A San Francisco parking study that suggests The City should install more parking meters in residential neighborhoods will be up for approval on Tuesday.
The City has over 600,000 parking spaces, but only 24,000 are monitored by meters, a valuable source of revenue that is not being tapped appropriately, according to a study by the San Francisco Transportation Authority (TA), a local planning and infrastructure group.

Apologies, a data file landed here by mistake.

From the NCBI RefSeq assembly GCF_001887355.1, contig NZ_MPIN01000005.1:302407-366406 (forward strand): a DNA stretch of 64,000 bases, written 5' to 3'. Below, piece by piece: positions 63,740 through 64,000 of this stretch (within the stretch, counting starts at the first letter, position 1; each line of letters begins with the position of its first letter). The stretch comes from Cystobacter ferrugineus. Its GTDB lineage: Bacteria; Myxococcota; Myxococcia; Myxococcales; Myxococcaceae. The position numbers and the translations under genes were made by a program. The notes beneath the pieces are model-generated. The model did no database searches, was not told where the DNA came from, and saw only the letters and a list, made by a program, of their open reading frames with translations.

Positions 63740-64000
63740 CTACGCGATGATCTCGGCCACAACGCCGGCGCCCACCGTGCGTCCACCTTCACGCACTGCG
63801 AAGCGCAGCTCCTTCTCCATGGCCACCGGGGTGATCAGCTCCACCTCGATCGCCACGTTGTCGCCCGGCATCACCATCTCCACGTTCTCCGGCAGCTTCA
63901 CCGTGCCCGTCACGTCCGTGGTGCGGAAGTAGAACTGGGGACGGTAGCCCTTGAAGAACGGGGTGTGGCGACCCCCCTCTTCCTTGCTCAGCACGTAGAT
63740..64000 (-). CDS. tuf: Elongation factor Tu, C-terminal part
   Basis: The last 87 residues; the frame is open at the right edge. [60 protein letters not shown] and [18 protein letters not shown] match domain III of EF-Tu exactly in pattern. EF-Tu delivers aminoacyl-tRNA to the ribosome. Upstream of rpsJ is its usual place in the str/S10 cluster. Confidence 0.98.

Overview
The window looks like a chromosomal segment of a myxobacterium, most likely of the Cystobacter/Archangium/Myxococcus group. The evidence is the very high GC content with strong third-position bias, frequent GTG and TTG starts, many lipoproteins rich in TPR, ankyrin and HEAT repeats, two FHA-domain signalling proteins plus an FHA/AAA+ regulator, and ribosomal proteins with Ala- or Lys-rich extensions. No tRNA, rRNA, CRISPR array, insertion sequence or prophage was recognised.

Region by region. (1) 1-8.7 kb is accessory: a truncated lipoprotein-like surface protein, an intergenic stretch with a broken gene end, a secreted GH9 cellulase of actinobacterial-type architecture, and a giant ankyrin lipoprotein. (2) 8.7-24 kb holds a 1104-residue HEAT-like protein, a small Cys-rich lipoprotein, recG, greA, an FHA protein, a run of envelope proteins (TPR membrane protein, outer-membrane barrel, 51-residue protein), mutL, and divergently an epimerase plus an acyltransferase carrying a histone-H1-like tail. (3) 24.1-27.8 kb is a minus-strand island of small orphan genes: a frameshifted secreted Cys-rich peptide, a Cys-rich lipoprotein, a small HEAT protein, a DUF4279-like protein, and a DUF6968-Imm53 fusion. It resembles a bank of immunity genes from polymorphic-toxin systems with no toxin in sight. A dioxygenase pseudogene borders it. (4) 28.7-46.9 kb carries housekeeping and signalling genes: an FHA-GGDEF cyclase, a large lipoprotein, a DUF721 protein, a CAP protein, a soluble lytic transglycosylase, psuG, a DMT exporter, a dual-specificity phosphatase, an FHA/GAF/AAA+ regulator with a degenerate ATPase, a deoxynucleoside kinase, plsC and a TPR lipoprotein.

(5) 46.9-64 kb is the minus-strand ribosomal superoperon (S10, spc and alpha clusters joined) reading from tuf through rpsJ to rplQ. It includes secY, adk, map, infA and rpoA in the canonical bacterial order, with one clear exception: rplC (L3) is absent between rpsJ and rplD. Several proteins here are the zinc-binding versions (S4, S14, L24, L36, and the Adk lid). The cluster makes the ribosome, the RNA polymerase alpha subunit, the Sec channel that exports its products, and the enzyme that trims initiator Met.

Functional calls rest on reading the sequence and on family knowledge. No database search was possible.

The City’s Board of Supervisors — acting as the directors of the TA — were asked to approve the study’s findings in July, but the motion was delayed at the request of board President David Chiu, who said more consultation with stakeholders was necessary.
The study will again be up for authorization on Tuesday, at the TA’s Plans and Programs Committee. If it passes that committee, it will go before the TA’s full board later that day.
The study concluded that The City’ residential parking program — which costs $76 for residents to receive an on-street permit — was obsolete and does not address San Francisco’s self-declared transit-first policy. Adding more meters to those parking spots would generate much-needed revenue for Muni’s transit programs.